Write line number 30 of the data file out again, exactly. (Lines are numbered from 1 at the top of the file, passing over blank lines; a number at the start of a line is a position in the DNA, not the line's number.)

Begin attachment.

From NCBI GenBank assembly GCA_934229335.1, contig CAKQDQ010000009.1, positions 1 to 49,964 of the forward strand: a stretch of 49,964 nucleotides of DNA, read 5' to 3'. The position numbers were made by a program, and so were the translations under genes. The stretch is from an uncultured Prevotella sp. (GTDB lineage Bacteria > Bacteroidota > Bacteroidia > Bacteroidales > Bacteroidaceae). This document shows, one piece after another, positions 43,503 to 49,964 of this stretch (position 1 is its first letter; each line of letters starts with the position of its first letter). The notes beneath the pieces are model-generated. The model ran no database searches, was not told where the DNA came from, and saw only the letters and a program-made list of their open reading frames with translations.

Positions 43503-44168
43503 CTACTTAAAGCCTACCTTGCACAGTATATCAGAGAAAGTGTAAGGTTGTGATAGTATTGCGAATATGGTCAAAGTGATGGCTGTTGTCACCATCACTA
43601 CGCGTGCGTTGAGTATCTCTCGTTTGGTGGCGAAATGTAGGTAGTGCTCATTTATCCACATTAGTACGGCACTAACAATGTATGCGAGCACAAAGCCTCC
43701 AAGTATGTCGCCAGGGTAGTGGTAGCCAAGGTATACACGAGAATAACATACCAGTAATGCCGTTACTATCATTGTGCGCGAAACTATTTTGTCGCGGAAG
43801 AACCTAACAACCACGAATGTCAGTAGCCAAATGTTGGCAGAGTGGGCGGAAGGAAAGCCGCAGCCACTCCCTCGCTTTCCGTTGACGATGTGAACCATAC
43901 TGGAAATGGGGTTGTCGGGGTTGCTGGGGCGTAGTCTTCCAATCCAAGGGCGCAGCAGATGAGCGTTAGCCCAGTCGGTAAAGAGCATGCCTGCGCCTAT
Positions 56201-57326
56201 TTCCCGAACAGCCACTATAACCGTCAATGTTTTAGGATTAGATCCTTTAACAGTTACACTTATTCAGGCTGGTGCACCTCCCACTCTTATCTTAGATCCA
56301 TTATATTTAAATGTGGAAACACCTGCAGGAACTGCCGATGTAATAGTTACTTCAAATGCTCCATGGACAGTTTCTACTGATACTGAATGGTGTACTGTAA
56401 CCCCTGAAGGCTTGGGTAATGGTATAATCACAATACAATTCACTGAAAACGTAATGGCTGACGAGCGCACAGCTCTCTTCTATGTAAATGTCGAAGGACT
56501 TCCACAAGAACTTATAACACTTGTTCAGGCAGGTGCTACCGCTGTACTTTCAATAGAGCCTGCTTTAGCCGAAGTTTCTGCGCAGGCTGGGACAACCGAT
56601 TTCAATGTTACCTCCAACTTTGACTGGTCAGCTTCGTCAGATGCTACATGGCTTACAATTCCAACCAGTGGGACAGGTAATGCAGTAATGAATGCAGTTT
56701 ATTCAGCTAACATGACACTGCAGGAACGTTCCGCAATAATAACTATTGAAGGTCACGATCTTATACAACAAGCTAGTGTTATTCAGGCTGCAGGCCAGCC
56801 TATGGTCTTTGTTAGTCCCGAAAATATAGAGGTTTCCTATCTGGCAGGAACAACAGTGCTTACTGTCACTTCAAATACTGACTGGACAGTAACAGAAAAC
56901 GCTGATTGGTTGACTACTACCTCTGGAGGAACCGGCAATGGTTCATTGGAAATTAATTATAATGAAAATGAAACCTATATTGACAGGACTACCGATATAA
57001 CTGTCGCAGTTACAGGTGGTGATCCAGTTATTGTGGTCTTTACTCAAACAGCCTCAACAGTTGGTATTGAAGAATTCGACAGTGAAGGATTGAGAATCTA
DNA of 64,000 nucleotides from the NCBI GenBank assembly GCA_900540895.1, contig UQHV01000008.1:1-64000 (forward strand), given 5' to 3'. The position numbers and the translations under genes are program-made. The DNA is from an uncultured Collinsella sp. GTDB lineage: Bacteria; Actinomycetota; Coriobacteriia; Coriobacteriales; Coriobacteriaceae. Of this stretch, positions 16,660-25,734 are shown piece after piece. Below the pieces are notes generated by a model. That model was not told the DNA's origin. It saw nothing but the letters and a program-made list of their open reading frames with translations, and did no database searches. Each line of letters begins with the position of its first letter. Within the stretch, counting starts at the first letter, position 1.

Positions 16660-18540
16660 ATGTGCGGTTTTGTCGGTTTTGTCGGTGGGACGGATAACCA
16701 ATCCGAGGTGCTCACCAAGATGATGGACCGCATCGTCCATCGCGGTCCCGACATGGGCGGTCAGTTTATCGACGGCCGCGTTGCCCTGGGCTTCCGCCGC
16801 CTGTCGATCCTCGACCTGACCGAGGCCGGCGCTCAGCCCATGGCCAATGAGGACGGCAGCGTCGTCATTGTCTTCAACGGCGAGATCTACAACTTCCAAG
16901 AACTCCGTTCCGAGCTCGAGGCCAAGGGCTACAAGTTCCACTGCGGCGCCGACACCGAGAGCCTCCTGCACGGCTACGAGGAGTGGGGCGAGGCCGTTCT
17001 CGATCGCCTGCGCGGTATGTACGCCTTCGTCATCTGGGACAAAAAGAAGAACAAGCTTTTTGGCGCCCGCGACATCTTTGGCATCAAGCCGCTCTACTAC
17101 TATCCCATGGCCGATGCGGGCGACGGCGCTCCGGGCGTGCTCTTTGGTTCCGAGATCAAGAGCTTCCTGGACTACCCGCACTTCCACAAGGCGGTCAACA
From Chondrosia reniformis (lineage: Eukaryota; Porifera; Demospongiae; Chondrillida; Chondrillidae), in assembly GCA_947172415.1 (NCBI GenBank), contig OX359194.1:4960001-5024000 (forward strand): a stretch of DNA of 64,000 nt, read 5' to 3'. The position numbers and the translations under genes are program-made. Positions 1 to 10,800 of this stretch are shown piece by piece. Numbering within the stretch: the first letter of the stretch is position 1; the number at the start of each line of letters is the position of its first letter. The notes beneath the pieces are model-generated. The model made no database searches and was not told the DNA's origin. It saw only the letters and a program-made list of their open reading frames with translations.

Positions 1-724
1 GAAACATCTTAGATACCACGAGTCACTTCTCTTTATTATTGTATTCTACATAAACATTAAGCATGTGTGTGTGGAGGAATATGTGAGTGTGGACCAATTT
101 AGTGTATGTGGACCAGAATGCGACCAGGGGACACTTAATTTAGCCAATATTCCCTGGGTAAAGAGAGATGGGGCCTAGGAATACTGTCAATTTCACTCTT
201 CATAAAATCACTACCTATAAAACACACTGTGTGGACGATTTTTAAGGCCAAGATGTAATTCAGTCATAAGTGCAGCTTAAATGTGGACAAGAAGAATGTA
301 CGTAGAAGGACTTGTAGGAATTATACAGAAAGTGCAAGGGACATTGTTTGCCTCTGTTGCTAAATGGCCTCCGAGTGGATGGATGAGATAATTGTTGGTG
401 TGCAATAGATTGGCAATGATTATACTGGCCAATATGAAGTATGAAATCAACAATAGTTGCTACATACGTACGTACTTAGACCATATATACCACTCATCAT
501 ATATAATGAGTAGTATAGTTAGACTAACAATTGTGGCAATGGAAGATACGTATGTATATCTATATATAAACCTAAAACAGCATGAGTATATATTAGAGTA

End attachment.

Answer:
201 CATAAAATCACTACCTATAAAACACACTGTGTGGACGATTTTTAAGGCCAAGATGTAATTCAGTCATAAGTGCAGCTTAAATGTGGACAAGAAGAATGTA